By bringing together public officials, institutions, nonprofits, and civic and community organizations, Memphis has become a national model for waging a collaborative, cross sector campaign to address blighted properties. For the past two years VPR Network Co-Director Joe Schilling, working with and for Memphis intermediary Neighborhood Preservation, Inc., has helped local leaders launch the design of the 2016 Memphis Blight Elimination Charter.
Compared to other cities, such as Detroit and Flint, MI, that have blight action plans and elements, Memphis’ Blight Charter establishes a shared vision and core principles and goals to work across agencies, change the culture of blight, and test new strategies.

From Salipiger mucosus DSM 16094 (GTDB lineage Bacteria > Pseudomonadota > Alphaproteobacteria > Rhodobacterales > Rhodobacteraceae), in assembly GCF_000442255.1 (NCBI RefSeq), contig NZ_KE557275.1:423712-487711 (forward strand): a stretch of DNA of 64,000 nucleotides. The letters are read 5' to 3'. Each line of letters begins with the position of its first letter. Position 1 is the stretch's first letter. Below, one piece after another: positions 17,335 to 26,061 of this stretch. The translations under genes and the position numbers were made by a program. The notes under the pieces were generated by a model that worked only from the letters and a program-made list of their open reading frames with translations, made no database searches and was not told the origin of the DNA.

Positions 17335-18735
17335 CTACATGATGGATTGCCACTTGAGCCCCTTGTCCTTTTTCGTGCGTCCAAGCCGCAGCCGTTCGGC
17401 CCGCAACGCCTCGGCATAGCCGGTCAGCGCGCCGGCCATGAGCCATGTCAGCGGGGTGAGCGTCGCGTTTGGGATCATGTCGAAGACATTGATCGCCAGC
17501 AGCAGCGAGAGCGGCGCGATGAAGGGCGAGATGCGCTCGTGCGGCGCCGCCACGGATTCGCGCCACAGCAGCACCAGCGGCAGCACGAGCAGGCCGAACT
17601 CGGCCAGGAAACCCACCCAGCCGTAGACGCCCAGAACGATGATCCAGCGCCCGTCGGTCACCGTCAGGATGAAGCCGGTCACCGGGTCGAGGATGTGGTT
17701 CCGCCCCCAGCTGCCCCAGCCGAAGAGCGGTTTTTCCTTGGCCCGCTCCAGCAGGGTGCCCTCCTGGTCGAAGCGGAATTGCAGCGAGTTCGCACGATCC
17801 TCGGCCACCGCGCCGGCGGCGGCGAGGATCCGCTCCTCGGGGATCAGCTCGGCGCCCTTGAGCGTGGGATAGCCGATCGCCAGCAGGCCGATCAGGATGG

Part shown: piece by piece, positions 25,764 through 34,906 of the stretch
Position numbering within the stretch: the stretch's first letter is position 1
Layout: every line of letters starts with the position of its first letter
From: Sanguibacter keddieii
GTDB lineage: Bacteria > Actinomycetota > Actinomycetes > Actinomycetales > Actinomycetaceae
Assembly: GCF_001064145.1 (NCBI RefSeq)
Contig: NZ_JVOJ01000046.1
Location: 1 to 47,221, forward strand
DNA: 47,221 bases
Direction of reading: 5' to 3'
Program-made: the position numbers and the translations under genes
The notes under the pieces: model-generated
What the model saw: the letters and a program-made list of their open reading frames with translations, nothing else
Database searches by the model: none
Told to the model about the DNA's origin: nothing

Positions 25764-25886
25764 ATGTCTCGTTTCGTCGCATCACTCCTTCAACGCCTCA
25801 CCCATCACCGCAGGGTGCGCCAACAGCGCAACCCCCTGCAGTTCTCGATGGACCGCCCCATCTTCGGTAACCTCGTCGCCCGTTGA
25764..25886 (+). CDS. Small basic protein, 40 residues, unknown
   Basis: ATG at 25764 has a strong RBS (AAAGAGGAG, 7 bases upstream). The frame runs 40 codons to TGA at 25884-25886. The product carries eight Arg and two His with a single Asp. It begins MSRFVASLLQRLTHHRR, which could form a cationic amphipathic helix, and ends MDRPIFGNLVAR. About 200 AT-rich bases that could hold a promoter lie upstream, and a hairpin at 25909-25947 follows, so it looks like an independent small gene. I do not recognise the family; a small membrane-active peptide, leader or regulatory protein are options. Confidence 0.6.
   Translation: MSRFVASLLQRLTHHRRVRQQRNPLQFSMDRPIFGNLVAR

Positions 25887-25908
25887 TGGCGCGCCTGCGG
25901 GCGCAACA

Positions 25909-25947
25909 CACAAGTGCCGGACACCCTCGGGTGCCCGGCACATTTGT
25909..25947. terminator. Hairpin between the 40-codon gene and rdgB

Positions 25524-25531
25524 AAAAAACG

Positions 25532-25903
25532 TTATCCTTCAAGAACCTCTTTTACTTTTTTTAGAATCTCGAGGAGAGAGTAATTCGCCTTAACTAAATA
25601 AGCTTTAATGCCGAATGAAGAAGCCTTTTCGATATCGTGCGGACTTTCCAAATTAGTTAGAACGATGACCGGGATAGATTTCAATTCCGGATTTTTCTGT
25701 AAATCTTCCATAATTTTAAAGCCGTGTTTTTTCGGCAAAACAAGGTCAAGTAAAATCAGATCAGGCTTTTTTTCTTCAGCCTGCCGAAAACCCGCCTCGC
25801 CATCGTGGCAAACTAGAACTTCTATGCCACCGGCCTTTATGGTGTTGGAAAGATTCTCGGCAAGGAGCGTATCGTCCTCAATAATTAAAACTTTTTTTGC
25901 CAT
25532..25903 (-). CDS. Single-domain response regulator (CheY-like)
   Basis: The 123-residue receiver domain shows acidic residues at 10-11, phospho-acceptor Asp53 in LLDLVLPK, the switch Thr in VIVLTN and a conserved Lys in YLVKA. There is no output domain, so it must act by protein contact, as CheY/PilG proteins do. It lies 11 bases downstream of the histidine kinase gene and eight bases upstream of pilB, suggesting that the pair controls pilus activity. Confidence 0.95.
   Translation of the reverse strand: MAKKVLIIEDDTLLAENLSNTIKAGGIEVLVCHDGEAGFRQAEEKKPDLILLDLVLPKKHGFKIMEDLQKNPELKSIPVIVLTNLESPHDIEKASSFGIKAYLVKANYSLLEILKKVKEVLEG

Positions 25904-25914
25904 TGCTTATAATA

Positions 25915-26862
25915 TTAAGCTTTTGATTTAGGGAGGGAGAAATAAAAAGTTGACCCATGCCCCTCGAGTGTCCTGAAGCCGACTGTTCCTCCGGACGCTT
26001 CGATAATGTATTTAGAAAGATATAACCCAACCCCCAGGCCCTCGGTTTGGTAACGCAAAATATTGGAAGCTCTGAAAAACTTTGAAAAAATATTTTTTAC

- Blight Elimination Steering Team (BEST) and Action Plan: Following in the footsteps of Cleveland’s VAPAC, Memphis’s BEST meets monthly to reform, revise, and adopt new programs and policies, consistent with a consensus based blight elimination action plan. BEST is now supported by the city’s first real property information system—the Memphis Property HUB.
- Annual Blight Summit: With support from Mayors of Memphis and Shelby County, more than 150 local leaders came together in March 2016 at the city’s first blight summit to celebrate their collective efforts and to reaffirmed their commitment to “make all neighborhoods free from blight,” In signing the nation’s first blight elimination charter, it was critical for Memphis to have a trusted intermediary—Neighborhood Progress Inc.—leading and supporting the process and focusing the charter on community priorities and capacities. Another Blight Summit is set for May 2017 and seems it will become a regular Memphis event.